Photo Information

Lance Cpl. Jesse Marquez interacts with Kendrick Thomas, 5, during lunch at Cornerstone Community Center in Chicago May 13. Aboout 25 Marines were on hand to help serve food and clean-up the basement of the shelter as a part of the first ever Marine Week.

Photo by Lance Cpl. Bryan G. Carfrey

Giving back to the community one ‘cornerstone’ at a time

13 May 2009 | Lance Cpl. Bryan G. Carfrey

About 25 Marines, many from the Chicago-based 2nd Battalion, 24th Marines—a reserve infantry battalion — joined other volunteers at the Cornerstone Community Center in Chicago to help feed the needy and clean-up the facility today.

Today’s volunteer effort was a part of a week-long event dubbed “Marine Week Chicago,” which is currently underway with events scheduled through Sunday.

“Today the wonderful Marines came and wowed everyone,” said Sandy Ramsey, director of Cornerstone Community Center.

The Marines on hand cleaned out the basement, managing to fill a large dumpster twice with recyclables. They also worked in the kitchen serving food and were able to enjoy lunch with the native Chicagoans they served.

“It takes Marines to get that basement in order,” said Ramsey. “We certainly appreciate their hard work.”

“It’s very helpful to have them here,” said Cornerstone resident Kenisha Mhoon. “We need the help here, but don’t have many people to help.”

Kenisha, her 4-year-old daughter Kyla and husband Lamar arrived at Cornerstone in February after losing their apartment in a fire.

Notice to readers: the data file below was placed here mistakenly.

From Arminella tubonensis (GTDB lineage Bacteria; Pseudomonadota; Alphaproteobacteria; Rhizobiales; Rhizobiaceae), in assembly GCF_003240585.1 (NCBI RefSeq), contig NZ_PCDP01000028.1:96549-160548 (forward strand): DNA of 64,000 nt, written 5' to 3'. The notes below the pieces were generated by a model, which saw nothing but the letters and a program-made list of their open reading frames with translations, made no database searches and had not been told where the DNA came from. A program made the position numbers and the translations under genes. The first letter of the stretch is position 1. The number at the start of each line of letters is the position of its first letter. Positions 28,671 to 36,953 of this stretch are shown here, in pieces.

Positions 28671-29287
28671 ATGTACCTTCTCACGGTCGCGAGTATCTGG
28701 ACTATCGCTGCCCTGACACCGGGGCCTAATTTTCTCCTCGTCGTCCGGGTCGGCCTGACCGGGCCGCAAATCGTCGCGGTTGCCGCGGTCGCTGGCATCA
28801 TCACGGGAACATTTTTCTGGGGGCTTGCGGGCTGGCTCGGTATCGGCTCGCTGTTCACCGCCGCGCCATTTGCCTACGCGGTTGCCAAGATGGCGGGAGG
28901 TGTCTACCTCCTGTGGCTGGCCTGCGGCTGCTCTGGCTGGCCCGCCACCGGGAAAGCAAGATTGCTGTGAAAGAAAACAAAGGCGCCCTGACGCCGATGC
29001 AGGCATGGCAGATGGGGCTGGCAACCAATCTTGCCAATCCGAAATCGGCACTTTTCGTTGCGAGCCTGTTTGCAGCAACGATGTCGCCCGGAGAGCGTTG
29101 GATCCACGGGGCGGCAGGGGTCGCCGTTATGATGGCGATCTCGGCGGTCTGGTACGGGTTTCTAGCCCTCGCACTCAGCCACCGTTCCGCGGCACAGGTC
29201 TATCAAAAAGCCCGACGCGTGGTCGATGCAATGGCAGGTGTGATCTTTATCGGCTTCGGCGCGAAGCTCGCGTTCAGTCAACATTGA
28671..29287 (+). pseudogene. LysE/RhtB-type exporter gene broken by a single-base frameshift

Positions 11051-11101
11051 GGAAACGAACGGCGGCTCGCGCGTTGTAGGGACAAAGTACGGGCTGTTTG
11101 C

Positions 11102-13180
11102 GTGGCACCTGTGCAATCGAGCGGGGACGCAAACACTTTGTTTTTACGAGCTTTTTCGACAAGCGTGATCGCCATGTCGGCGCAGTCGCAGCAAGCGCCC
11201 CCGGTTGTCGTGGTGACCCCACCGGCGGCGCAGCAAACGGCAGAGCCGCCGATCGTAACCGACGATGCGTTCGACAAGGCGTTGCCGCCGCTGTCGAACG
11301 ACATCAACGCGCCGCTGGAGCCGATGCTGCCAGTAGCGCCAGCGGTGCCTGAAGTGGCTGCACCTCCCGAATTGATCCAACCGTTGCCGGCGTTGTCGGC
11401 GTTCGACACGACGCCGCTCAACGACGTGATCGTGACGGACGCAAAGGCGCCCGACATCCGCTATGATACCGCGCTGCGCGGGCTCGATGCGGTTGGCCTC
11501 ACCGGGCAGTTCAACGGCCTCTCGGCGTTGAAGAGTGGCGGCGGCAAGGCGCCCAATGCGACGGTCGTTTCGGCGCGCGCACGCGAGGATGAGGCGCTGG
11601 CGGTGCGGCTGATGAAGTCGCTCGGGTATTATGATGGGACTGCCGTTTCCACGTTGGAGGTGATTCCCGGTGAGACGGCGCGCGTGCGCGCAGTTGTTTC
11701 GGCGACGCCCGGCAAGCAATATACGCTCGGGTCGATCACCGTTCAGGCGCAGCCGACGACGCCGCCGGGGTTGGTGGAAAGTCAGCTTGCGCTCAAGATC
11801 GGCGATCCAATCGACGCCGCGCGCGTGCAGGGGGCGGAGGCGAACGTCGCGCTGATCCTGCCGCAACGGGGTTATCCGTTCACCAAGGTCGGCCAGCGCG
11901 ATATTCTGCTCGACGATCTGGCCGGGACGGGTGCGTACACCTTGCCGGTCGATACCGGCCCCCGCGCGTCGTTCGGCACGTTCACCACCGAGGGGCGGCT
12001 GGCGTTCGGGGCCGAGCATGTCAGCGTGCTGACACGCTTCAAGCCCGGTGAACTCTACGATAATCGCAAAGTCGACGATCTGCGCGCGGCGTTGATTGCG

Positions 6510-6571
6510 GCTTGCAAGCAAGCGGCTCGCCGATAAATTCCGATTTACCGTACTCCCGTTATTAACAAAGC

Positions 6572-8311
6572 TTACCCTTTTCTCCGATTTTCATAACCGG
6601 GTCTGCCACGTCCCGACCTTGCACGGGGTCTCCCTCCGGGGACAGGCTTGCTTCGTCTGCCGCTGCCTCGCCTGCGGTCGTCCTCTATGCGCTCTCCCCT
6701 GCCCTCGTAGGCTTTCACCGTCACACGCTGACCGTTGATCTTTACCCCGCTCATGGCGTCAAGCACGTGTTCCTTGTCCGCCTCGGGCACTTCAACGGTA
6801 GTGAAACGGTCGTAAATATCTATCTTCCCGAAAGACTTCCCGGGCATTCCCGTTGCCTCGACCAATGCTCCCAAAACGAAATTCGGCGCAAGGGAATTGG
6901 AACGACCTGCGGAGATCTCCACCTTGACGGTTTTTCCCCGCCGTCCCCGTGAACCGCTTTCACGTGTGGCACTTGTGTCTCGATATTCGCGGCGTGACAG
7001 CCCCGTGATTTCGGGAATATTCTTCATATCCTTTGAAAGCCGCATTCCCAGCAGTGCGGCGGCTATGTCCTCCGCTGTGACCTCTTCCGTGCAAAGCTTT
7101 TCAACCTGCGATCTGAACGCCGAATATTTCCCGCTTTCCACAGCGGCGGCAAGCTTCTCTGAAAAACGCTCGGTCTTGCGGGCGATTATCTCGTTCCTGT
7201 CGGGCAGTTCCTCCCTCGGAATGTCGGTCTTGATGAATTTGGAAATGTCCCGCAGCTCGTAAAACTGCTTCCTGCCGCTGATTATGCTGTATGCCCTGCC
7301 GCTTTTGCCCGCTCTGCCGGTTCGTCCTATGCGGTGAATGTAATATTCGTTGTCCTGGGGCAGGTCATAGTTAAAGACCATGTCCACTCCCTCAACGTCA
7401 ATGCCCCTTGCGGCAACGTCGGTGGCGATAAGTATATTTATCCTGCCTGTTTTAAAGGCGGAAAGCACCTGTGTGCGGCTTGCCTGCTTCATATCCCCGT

“They feed us three times a day, and try to find us housing,” said Mhoon. “They help us with the critical items.”

The facility houses everyone from infants to senior citizens and all types of families.

“It’s hard on us but we will get through it,” Mhoon said.

Individuals at the shelter usually stay to themselves because they don’t usually have anyone to talk to, said Mhoon.

“The Marines have told us stories we don’t usually get to hear,” said Mhoon. “People are still hanging around because they (Marines) are here, this place would usually be empty by now.”

The impact of the today’s volunteer efforts hit close to home for many — especially for those Marines native to the Chicago area.

“It’s really nice to be close to home and have such a positive impact,” said Lance Cpl. Zach L. Edelstein, a native of Niles, Ill. “Everyone is telling us how productive today has been and that we are making a difference.”

“I’m thrilled they chose Chicago, none of this would be happening if it wasn’t Marine Week,” said Edelstein. I’m personally very proud to be involved in the first ever Marine Week. I think today did a lot of good.”

The ongoing struggle never stops for such establishments, as the need for volunteers never slows down, according to Ramsey.

“We always need volunteers,” said Ramsey. “One of the Marines main things in life is to help and protect people. I’ve seen that today.”

The shelter doesn’t want the Marines to think their work went unnoticed.

“What the Marines did today lifts up the spirits of the entire staff,” said Ramsey. “I want the Marines to know they have made a difference here today.”

More information about Marine Week Chicago can be found on

Marine Corps News

Assistant Commandant of the Marine Corps